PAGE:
WASHINGTON (AFP) –
Dale Hunter, who took over as coach of the Washington Capitals in November and guided them to within one victory of the National Hockey League playoff semi-finals, resigned on Monday.
Hunter told Capitals general manager George McPhee on Monday morning — two days after Washington was ousted from the NHL playoffs by the New York Rangers — that he would not return for next season.
“It wasn’t unexpected,” McPhee said. “I’ve always talked to Dale over the years about coaching this club. We knew that he may not be able to go beyond this year. He did a great job of coming in and helping us out.”
Hunter, a former star player for the Capitals, took over when Bruce Boudreau was fired last November with the team struggling and Russian superstar Alex Ovechkin arguing over being benched in critical late-game situations.
But Hunter, who left his role as coach for the London Knights of Canadian junior hockey to join the Capitals, motivated Ovechkin to play reduced minutes in the playoffs and throw himself in front of opponents’ shots as well.
The Capitals were 12-9 ith one regulation draw when Hunter took over and went 30-23-7 to claim the seventh of eight Eastern Conference playoff spots. Washington ousted defending Stanley Cup champion Boston in round one.
But the Rangers advanced four games to three in a best-of-seven series over the Capitals and will open the Eastern Conference finals at home against New Jersey on Tuesday.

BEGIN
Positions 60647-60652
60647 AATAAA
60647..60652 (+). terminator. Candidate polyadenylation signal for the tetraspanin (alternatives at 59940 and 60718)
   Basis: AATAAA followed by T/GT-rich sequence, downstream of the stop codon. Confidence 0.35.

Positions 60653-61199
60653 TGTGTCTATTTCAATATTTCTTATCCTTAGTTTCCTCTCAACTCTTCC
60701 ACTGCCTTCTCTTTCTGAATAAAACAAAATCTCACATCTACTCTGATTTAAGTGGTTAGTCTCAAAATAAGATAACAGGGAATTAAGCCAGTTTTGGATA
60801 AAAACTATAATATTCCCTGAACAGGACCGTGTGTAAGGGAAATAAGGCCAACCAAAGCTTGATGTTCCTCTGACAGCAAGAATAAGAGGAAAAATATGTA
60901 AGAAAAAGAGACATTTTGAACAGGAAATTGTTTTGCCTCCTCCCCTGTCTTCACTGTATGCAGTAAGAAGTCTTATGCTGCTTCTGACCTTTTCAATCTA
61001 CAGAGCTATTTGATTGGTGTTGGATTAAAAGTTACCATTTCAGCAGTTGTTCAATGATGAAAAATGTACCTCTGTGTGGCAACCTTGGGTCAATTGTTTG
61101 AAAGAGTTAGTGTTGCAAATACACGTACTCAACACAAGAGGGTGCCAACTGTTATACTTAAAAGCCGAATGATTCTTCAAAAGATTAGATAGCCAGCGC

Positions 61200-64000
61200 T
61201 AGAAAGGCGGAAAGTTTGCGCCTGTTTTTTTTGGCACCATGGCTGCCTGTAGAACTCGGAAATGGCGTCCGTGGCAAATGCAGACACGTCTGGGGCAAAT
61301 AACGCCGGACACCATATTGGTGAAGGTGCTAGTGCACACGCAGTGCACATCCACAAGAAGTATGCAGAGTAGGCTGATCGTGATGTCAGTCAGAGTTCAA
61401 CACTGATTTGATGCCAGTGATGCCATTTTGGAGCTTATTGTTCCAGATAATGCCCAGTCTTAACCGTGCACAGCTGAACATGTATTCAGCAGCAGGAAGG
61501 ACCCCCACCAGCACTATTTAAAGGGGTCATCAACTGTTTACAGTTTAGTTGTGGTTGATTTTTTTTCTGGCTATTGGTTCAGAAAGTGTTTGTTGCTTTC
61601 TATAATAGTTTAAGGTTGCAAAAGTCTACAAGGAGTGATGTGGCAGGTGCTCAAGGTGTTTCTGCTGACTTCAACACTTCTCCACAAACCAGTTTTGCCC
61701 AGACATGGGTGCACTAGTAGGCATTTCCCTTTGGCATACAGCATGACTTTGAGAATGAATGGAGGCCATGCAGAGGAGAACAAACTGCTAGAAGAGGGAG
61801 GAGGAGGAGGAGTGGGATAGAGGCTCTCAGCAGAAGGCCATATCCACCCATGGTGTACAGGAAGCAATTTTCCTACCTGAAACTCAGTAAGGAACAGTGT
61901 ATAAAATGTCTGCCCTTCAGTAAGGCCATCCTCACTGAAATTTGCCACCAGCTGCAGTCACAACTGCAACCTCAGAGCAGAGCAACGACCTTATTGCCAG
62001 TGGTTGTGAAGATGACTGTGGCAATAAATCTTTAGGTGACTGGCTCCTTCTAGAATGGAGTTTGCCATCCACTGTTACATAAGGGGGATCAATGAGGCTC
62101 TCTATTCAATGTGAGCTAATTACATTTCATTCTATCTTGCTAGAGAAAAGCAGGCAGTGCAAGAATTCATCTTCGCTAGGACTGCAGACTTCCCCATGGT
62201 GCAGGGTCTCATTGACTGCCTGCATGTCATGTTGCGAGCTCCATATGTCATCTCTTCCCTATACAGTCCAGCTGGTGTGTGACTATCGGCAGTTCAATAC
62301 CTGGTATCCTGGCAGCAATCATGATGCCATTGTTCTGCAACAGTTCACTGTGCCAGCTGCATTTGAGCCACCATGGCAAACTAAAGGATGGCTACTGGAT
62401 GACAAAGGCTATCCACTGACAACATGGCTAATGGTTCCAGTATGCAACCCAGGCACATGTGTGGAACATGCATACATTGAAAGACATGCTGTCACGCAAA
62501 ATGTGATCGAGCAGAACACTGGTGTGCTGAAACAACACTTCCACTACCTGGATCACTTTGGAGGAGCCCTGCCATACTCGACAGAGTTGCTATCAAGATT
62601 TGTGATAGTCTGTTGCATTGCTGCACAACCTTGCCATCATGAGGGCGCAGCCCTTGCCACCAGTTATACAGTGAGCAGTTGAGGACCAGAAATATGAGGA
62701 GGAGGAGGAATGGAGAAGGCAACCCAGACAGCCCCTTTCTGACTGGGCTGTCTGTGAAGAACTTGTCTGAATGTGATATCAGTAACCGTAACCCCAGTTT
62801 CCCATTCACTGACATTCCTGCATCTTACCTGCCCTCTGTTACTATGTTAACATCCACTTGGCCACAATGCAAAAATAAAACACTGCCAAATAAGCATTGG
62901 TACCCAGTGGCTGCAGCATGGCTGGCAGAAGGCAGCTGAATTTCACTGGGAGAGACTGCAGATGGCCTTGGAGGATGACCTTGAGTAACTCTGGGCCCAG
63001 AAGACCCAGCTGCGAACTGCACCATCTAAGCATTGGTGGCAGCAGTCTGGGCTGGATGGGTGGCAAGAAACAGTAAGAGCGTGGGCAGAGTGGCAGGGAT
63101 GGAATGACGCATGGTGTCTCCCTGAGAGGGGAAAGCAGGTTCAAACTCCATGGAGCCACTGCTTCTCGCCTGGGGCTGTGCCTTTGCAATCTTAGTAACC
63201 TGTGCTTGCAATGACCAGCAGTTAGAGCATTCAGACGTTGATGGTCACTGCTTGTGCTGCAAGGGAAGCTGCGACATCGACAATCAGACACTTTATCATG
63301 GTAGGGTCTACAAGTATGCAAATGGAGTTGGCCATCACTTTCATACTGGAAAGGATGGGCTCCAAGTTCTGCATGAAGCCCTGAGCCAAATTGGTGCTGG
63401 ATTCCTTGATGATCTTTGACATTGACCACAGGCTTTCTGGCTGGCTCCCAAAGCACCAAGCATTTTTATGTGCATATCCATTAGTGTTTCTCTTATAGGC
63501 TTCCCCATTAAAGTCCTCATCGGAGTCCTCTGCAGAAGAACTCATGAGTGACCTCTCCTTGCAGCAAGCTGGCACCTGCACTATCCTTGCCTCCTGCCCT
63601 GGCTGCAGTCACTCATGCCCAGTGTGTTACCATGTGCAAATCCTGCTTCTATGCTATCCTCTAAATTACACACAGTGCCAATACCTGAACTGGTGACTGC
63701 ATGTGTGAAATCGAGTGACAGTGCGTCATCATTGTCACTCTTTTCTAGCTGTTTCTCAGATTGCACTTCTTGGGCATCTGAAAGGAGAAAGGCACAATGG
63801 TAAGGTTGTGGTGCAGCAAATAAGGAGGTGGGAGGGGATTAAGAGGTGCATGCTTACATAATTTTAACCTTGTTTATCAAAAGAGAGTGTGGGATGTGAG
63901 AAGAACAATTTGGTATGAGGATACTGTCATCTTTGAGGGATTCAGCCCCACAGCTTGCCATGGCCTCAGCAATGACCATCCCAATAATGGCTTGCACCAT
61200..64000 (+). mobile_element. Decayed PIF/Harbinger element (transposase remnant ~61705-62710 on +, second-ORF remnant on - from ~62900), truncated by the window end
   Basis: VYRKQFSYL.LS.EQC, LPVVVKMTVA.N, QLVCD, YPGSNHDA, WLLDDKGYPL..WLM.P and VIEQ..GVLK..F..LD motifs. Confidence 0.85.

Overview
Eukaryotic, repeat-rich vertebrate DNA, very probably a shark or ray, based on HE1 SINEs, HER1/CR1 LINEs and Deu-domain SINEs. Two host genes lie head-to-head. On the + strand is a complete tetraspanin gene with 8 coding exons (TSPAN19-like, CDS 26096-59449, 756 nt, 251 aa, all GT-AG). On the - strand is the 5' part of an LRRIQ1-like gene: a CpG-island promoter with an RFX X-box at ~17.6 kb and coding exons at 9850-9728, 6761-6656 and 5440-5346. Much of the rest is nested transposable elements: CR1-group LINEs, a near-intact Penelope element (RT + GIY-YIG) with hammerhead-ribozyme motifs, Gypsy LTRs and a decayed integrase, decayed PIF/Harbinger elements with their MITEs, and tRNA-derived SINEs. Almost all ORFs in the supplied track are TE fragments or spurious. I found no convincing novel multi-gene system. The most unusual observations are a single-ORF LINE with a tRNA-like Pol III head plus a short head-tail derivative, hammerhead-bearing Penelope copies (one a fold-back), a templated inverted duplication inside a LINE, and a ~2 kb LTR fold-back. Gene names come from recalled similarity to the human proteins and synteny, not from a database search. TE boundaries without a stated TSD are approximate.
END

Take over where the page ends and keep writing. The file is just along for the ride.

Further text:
“I came in with a little different philosophy,” Hunter said. “The work ethic and commitment the players (gave) down the stretch and in the playoffs… We took a very good team to game seven and anything could have happened.”
Hunter went 30-23 with seven regulation draws during the season but crucially revamped the Capitals from a high-scoring team to one that became focused on defense.
Hunter said he wanted to return to the family business, operating the Knights, who won Ontario’s provincial title and will play next week in Canada’s national junior championship, the Memorial Cup.
“It’s a tough decision,” Hunter said. “I enjoyed coaching these guys here and being back with my team. It’s the right thing for me and my family.”
Replacing Hunter, 51, becomes the key off-season priority for the Capitals, whose season ended only on Saturday night with a 2-1 loss to the New York Rangers in the second round of the NHL playoffs.
Hunter, among only four Capitals players to have his number retired, left the Knights during his 11th season coaching the team. He owns the highest winning percentage in Ontario league history with a record of 451-189-47.
Hunter scored 323 goals in 1,407 NHL games over 19 seasons for Quebec, Colorado and Washington. His 3,565 penalty minutes rank second on the NHL career list.